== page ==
For my Ke Kai Ola pilot study, I had planned to arrive a few weeks after the NOAA vessel dropped off seal patients to be rehabbed for the summer to begin collecting behavioral data. The vet team and I had coordinated a data collection schedule and I had remotely trained up an eager group of research assistants; all that was left was to prep materials and software that were going to be used in the study. However, often science doesn’t go according to plan, and 2 weeks before I was to begin data collection, we found out there were no seals in NWHI to be rescued and rehabilitated. For a small population of 1400 individuals, this is great news, yet as my collaborators and I troubleshooted next steps, we had to suppress our disappointment of no data with words of encouragement like, “but yay for fat pups and healthy seals”! Now you may be thinking, “No data?! This is going to be a short article” but remember, two of my study’s species are a bit more local.

Seals are one of the few things that would get me out this cozy coastal cabin in the Marin Headlands before sunrise.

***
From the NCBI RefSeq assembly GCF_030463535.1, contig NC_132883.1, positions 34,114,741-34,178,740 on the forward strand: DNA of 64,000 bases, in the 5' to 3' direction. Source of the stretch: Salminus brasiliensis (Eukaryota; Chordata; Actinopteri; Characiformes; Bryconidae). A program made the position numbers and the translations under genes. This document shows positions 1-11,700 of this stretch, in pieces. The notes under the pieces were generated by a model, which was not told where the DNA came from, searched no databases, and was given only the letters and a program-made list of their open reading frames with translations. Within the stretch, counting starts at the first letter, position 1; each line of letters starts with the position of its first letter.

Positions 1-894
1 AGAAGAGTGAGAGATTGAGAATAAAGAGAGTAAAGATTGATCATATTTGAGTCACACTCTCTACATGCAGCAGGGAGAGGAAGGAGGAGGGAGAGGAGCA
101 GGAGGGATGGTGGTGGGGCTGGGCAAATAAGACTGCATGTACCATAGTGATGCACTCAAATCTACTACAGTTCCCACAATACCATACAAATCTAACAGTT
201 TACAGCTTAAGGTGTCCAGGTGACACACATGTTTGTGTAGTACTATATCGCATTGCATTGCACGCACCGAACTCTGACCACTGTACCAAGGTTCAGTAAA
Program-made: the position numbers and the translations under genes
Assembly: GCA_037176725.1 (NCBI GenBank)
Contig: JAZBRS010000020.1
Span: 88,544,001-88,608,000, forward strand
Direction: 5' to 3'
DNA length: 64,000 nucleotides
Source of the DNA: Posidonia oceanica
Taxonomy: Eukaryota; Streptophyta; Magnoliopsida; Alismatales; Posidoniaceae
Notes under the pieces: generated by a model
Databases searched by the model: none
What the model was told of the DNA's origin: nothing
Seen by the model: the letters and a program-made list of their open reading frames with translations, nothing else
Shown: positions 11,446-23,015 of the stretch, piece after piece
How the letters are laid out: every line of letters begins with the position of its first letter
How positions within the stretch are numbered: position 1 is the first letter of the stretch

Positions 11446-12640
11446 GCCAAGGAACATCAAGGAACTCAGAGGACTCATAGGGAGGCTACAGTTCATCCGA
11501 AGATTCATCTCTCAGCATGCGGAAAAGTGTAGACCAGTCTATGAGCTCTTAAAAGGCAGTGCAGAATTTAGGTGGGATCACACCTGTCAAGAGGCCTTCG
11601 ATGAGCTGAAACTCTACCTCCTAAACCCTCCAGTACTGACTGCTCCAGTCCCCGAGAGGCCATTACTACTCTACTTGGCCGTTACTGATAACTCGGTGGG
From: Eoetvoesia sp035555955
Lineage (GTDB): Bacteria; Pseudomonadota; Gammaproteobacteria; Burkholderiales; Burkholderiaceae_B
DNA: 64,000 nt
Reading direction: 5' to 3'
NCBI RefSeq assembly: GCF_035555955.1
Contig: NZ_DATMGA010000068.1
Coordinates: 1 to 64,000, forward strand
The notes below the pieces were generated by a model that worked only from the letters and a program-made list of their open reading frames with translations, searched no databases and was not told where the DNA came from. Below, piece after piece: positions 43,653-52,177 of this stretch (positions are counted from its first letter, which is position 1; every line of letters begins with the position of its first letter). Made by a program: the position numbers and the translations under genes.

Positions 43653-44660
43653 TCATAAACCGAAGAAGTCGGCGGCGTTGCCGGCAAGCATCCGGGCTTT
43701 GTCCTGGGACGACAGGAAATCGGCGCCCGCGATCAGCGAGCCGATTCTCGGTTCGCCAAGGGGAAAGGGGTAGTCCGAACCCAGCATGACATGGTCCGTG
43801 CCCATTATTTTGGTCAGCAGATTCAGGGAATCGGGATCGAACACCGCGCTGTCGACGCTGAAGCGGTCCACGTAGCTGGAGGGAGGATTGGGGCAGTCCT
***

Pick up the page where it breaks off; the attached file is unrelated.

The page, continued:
Prior to landing on the little rock in the Pacific, I was at The Marine Mammal Center in Sausalito finishing a two-week pilot study (i.e. a mini study to test feasibility and new research instruments) identifying behavioral patterns of the quirky elephant seal weaners and adorable harbor seal pups. During a previous research project, I had noticed that harbor seals became very responsive to human presence during their rehabilitation and seemed to detect the behavioral patterns of humans especially around structured feeding times. I wanted to see if elephant seals responded to humans in a similar way, and to do so, my observations needed to occur before the crews began prepping the morning feeds for over 150 animals. My days included waking up at 5:15am, bundling up in layers to combat the chilly winds and classic bay area fog even though it was June, and hiking up the hill to the Center from my cozy, coastal room dedicated to visiting researchers and veterinarians. In order to develop my ethogram (i.e. a list or catalogue of behaviors that are being studied in animal behavior research, and this blog’s namesake) I employed some “old school” animal behavior methods: sitting, watching, and recording animals being animals all. day. long. Anyways, back to Hawaii…